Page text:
Racial/Ethnic and Socioeconomic Disparities in Hydration Status Among US Adults and the Role of Tap Water and Other Beverage Intake

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Abstract

Objectives

To evaluate whether differences in tap water and other beverage intake explain differences in inadequate hydration among US adults by race/ethnicity and income.

Methods

We estimated the prevalence of inadequate hydration (urine osmolality ≥ 800 mOsm/kg) by race/ethnicity and income of 8258 participants aged 20 to 74 years in the 2009 to 2012 National Health and Nutrition Examination Survey. Using multivariable regression models, we estimated associations between demographic variables, tap water intake, and inadequate hydration.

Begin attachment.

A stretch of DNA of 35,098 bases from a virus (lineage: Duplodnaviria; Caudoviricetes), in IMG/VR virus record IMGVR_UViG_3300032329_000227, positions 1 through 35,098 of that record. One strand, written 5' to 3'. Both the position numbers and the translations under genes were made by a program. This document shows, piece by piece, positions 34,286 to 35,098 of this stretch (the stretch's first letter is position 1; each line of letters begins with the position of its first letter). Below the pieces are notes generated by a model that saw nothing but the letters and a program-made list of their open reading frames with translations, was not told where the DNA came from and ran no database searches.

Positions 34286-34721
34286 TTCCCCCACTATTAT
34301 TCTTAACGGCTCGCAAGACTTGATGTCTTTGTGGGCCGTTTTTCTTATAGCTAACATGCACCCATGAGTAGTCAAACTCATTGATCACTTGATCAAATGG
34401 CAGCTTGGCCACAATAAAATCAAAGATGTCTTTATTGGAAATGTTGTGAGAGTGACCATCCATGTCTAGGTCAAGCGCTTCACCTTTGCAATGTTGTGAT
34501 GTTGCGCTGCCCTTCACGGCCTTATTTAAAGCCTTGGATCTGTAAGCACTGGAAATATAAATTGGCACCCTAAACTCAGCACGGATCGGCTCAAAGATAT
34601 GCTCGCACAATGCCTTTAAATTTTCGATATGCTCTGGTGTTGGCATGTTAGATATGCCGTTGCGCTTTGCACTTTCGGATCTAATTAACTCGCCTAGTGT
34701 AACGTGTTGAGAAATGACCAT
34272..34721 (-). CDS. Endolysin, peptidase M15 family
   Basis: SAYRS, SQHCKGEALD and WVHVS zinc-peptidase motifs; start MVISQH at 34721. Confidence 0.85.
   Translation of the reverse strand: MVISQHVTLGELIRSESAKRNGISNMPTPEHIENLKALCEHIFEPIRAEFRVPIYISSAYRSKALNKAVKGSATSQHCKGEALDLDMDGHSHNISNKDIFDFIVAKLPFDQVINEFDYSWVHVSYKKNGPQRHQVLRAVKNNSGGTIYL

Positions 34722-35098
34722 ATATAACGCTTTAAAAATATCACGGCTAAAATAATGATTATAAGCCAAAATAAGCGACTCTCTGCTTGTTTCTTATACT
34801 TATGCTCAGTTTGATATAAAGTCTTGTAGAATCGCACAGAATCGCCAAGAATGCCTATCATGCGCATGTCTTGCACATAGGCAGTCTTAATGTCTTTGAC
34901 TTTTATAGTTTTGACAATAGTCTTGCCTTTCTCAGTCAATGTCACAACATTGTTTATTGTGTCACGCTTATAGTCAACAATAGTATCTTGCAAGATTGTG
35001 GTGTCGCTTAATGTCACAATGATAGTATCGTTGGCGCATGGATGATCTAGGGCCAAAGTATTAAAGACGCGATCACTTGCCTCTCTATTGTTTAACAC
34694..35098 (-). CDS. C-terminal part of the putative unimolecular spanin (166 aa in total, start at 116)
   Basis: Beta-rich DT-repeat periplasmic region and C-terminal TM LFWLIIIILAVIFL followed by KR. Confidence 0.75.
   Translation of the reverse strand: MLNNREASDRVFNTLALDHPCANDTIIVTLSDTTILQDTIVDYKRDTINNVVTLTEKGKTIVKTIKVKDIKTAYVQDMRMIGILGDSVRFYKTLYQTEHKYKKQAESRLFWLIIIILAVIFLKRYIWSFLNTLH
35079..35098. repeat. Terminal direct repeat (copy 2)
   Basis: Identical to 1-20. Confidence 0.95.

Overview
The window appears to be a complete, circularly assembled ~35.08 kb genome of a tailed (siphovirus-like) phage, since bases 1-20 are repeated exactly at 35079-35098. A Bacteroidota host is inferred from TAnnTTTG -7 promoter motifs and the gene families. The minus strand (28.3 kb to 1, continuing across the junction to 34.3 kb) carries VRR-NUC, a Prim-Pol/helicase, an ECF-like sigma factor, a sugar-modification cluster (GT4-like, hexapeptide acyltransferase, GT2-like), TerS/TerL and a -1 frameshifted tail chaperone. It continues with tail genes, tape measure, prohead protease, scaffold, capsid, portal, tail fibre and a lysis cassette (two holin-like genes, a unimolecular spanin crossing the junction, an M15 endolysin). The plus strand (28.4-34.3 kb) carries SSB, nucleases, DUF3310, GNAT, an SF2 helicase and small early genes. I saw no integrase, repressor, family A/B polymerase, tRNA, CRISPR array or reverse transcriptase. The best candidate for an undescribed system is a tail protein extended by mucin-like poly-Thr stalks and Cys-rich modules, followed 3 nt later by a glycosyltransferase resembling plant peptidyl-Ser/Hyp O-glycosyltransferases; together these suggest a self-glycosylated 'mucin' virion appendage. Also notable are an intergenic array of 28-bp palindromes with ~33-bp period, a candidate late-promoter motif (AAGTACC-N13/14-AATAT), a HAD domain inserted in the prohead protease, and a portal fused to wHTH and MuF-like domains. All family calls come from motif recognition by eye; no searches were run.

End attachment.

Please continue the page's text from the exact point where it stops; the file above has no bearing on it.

Results

The prevalence of inadequate hydration among US adults was 29.5%. Non-Hispanic Blacks (adjusted odds ratio [AOR] = 1.44; 95% confidence interval [CI] = 1.17, 1.76) and Hispanics (AOR = 1.42; 95% CI = 1.21, 1.67) had a higher risk of inadequate hydration than did non-Hispanic Whites. Lower-income adults had a higher risk of inadequate hydration than did higher-income adults (AOR = 1.23; 95% CI = 1.04, 1.45). Differences in tap water intake partially attenuated racial/ethnic differences in hydration status. Differences in total beverage and other fluid intake further attenuated sociodemographic disparities.

Conclusions

Racial/ethnic and socioeconomic disparities in inadequate hydration among US adults are related to differences in tap water and other beverage intake. Policy action is needed to ensure equitable access to healthy beverages.

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